I have recently returned from three weeks of sun and scenery in the USA, as part of my travels I took a couple of internal flights, on Delta Airlines to transport me in and out of Salt Lake City,  my starting point, then travelling up through Idaho into Yellowstone National Park.

So for those in the know…The Kano model is a theory of product development and customer satisfaction developed in the 1980s by Professor Noriaki Kano.

Kano informs us that customers are always looking for their needs to be fulfilled and certain features if provided can “delight” customers and generate both loyalty and that word of mouth experience that drives sales and beyond. He also adds caution that you also have to get the basics right and standard performance is expected

So in an example, it’s no good having a chocolate on your hotel pillow if the sheets are ripped and the wifi is so slow, you think you’ve gone back to dial up!

Anyway, back to Delta Airlines.

Their app was a dream and I managed to book everything very easily and I had all the details on my phone, plus when I arrived at LAX, I had a “nudge” from my Apple watch, sent from the app, to tell me where to find the bag drop. It also told me the wait time, which wasn’t great news as it was the 4th July weekend, but comforting, no less.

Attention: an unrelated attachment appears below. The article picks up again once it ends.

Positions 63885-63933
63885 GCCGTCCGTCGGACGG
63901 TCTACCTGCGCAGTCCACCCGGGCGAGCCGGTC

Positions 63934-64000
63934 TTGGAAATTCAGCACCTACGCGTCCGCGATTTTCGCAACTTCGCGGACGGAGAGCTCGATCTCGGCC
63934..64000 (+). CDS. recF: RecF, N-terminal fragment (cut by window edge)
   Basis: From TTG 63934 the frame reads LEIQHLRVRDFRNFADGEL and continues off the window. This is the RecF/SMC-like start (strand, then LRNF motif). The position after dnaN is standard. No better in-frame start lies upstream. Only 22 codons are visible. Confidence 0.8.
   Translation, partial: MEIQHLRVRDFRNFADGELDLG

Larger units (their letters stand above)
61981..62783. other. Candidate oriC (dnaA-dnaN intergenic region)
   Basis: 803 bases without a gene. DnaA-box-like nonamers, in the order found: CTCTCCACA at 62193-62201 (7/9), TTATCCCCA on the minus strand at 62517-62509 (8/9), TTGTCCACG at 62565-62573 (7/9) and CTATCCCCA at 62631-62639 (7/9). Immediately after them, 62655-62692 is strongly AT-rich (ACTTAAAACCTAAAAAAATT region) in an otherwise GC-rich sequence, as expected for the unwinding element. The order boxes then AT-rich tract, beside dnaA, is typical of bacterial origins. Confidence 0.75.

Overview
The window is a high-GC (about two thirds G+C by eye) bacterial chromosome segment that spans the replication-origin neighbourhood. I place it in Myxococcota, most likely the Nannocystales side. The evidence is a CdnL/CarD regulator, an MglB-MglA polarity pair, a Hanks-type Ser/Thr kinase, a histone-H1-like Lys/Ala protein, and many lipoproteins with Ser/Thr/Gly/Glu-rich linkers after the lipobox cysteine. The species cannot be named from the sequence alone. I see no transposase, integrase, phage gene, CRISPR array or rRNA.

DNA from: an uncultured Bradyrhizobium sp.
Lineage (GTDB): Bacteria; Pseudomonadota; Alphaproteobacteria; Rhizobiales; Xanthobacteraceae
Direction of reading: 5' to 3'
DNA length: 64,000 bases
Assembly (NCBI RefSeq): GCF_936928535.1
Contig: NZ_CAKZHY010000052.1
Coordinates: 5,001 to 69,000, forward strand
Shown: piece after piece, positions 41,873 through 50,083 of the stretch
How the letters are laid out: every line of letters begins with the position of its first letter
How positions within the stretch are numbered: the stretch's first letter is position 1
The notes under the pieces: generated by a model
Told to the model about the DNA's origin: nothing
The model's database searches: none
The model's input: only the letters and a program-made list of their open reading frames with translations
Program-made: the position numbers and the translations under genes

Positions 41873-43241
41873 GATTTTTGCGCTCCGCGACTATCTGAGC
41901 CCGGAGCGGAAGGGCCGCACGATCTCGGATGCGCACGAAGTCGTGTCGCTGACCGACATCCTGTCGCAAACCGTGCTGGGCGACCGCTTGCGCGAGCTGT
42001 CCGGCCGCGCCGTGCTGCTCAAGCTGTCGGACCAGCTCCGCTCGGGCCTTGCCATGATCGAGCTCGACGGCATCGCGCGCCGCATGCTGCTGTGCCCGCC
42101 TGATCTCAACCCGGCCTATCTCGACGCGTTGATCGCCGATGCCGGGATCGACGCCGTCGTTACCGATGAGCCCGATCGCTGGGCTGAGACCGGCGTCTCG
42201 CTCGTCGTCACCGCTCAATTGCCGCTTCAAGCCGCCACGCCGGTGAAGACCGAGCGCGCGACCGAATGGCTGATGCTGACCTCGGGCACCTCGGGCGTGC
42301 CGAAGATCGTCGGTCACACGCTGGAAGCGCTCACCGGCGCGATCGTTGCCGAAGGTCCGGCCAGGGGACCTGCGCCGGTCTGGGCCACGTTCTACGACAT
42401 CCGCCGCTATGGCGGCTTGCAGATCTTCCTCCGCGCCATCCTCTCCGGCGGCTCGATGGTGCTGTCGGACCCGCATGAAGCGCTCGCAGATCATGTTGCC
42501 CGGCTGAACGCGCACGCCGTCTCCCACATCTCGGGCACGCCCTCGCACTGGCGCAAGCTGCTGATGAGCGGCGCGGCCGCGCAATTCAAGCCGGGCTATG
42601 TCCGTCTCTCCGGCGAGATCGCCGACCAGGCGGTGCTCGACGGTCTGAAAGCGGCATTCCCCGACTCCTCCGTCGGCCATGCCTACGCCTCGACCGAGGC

So once I had dropped off the bags, the tracking number loaded to the app and I didn’t need the little receipt, so one less thing to keep safe.

So here’s the extra delighter, although I’m easily pleased. My Apple watch gave me a nudge about 20 minutes later and I had a message from Delta, that my bag had been loaded safely aboard the plane! How cool was that!

So the flight was smooth and even though this was only a short domestic transfer, they had the full size touch interface screens at each seat and you could watch the latest movies or TV at no cost!

The final touch was whilst coming off the plane at SLC, my watch gave me a nudge again, and told me that my bag was safely in Salt Lake City and I’d find it on bag carousel #4…totally Awesome and a sense of relief combined…what excellent customer service!

By the way, Yellowstone was awesome too!


Customer Value in Perspective